Top bracing… this will take a few days

I glued the maple bridge patch on here yesterday and now I’m starting the top bracing. I’m using Sitka Spruce, in an X configuration.

This picture is of the first spar of the X.  This involves a lot of careful whittling, lots of patience, taking only a little wood at a time so it hugs the contour of the top and the patch. Here’s the deal: I want this so well mated that only light finger pressure closes the gap between the 2 pieces of wood. If it closes but you’re using clamping pressure, that means there’s unresolved stress in the top. The glue will be fighting that, the wood will be fighting that, and it will affect how the top vibrates. When it’s ready to glue I do clamp strongly but that’s so I get a good bond. The glue won’t be holding the wood in a configuration it doesn’t want to be in. It will just be holding it together.

This is my constant goal with my soundboards: there should be as few stresses unrelated to actually vibrating with the string as possible. That way they vibrate most freely and project the most energy in the sound frequencies the string is producing. Or: such is my theory. With my theories and 5 bucks you can buy a cup of coffee.

In an earlier post I promised to show you how I support the braces. It’s simple: little posts, glued to the sides, which act like columns. Since their grain runs perpendicular to the grain of the side, they also act to prevent splitting.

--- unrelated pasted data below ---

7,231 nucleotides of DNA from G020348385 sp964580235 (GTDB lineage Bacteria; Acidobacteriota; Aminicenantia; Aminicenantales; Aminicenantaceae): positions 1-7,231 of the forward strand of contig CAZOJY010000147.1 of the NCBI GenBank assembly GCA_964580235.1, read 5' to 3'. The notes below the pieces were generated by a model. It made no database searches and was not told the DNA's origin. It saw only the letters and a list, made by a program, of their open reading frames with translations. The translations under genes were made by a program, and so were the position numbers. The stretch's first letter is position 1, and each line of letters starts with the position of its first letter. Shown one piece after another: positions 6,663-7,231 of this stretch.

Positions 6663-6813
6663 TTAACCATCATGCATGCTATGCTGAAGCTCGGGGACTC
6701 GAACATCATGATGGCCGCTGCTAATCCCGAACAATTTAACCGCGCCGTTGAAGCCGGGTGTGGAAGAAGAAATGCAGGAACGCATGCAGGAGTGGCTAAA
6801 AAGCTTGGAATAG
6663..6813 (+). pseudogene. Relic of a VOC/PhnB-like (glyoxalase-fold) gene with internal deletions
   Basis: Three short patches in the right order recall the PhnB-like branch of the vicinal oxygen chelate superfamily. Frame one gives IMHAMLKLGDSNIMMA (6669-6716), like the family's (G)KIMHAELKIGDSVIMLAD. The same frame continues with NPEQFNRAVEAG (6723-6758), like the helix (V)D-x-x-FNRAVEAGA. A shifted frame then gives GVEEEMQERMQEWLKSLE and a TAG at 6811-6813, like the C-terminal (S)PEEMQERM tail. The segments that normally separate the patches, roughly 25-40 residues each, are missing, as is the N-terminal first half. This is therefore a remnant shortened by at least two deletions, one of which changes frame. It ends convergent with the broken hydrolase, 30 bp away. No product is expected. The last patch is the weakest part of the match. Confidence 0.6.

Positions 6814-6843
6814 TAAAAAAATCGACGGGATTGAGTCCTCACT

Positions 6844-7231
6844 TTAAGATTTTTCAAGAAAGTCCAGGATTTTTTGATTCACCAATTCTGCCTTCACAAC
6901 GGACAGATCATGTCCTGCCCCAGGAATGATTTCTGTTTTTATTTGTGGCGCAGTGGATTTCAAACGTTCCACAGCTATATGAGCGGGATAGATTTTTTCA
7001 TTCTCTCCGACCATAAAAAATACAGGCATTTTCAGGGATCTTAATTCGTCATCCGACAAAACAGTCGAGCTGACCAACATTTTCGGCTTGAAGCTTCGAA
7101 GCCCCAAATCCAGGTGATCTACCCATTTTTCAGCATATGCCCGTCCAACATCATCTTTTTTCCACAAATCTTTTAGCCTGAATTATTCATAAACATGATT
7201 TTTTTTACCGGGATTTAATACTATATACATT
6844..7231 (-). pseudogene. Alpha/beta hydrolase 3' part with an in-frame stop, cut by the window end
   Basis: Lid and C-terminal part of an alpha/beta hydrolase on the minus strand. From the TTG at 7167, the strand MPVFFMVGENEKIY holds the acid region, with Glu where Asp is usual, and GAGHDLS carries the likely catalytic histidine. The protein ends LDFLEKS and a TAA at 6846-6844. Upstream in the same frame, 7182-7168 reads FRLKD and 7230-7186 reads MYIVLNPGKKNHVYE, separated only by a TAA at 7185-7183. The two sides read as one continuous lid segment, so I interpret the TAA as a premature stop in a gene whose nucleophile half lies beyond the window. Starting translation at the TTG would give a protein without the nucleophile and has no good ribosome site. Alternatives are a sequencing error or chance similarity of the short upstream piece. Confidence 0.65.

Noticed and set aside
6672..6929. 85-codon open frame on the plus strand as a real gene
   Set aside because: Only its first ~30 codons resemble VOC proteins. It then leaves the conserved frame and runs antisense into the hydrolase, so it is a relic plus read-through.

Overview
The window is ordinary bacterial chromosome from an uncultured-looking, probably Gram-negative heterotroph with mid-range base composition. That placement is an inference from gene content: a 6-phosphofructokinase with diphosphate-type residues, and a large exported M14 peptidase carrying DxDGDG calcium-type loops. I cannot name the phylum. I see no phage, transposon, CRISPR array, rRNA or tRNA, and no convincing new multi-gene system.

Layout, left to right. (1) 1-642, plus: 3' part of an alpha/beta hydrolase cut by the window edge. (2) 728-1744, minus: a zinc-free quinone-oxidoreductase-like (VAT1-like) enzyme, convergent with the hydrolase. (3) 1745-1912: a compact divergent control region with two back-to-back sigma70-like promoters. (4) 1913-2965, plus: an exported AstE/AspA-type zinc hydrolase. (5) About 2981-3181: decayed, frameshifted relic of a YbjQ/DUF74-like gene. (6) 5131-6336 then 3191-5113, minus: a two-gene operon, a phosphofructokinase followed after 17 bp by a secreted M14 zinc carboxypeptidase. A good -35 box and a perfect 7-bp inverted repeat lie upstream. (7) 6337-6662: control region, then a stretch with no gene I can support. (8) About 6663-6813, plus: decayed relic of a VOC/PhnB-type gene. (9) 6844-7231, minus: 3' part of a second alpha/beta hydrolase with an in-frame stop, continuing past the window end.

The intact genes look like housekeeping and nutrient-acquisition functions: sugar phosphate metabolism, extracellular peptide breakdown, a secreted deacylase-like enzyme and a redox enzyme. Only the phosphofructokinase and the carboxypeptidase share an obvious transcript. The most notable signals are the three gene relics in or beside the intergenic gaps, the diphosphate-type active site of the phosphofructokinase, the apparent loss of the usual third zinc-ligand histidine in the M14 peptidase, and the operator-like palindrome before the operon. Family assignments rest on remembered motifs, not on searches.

Notice this brace: it’s Orange Osage. It has to take a lot of stress because the fingerboard will be laying on it, when the guitar is done, and the string tension will be trying to make the neck come up and make that fingerboard collapse the top. The Osage will prevent this.

Orange Osage is a weed tree; it’s hard to find big chunks. It is very hard, very strong, very bright sounding when tapped, very heavy and dense for its volume (so I only use it sparingly, in critical spots like this) , and naturally this color. Some people make tea from it, I believe, but I am not sure which part of the plant they make the tea from. It smells good. I’m the only one who uses it in guitars that  know of. I think some people use it to turn bowls.

A word about the woods I use: I don’t use toxic woods (except a little rosewood).  The wood I use frequently is a food tree– walnut, maple, cherry, osage… on the theory that, If I can eat it or something the tree produces, it’s probably OK to breathe a little of the dust.


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